JANUARY 27, 2004
Posted: January 28, 2004
Duraid Isa Mohammed, CNN
Scott McWhinnie, CNN
Mohammed, a producer working for the U.S. cable news network CNN and his
driver, Yasser Khatab, were killed in an ambush in an ambush on the outskirts
of the capital, Baghdad, CNN reported.
The network said that Mohammed, who also acts as a translator, and Khatab
died of multiple gunshot wounds in the afternoon after the two-car convoy
they were traveling in came under fire by unidentified assailants. Cameraman
McWhinnie, who was traveling in the second vehicle, was grazed in the
head by a bullet, CNN said, but the remaining members of the convoy—two
CNN journalists, a security adviser, and the second driver—were unharmed.
McWhinnie was treated at a nearby military base.
According to CNN, the vehicles were headed north toward Baghdad when a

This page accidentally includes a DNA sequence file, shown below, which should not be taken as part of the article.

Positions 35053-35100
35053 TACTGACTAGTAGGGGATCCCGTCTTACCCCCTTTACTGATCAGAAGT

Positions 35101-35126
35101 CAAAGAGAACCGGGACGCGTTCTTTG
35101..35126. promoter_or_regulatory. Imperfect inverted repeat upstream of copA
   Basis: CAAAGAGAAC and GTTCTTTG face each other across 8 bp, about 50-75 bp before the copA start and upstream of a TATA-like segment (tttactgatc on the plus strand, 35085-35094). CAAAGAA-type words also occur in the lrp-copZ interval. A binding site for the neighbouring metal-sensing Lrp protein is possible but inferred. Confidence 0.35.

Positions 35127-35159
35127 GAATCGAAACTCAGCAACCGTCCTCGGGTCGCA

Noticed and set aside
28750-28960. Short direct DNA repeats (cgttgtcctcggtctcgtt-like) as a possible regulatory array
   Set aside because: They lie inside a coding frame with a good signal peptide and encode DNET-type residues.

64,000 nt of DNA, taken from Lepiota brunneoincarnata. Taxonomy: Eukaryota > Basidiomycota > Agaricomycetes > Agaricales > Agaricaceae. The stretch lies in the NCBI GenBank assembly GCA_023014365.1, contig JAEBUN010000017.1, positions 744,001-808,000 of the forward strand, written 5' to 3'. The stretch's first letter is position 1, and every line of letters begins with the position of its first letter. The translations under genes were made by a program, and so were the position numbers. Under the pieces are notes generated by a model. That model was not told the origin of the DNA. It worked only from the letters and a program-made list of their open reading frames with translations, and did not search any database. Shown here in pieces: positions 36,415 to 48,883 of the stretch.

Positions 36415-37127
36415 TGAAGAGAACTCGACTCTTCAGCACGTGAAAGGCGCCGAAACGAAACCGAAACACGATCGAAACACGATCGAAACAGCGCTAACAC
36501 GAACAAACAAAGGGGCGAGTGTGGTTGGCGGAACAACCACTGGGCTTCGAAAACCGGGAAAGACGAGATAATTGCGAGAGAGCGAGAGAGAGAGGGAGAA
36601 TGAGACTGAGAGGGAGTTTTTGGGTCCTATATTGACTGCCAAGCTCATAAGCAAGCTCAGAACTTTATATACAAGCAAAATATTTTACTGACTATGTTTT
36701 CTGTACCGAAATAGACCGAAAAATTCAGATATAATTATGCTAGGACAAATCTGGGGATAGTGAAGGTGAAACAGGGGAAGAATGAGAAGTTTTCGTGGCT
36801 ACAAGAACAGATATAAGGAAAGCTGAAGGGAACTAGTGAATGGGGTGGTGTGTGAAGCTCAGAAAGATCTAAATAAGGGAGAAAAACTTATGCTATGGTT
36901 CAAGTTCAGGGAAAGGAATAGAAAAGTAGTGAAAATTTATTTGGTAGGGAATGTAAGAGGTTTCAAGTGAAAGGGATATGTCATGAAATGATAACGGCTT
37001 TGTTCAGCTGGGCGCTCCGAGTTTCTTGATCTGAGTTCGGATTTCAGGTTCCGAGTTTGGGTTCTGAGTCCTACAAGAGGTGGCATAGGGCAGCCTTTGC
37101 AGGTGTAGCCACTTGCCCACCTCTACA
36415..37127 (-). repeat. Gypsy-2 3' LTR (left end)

rust-colored Opel approached from behind. A single gunman with an AK-47,
positioned through the sunroof, opened fire on one of the vehicles. CNN's
vice president for international public relations, Nigel Pritchard, told
CPJ that both CNN cars were unmarked and the attackers may not have been
aware they were journalists.
JANUARY 29, 2004
Posted: February 3, 2004
The U.S.-appointed Iraqi Governing Council's (IGC) barred the Qatar-based
satellite broadcaster Al-Jazeera from covering official IGC activities
in Iraq for one month, from January 28 to February 27. Al-Jazeera's Baghdad
bureau chief, Majid Khader, told CPJ that he was informed of the decision
via e-mail on January 29. Khader said Al-Jazeera's headquarters in Doha
were informed of the decision in a fax.
Khader and Al-Jazeera spokesman Jihad Ballout said that journalists from
the station were prevented from covering a January 29 press conference
held by then IGC President Adnan Pachachi in Baghdad.
The Associated Press reported that the IGC had issued a statement on Saturday
saying Al-Jazeera was banned from government offices and official press
conferences because it had shown "disrespect to Iraq and its people and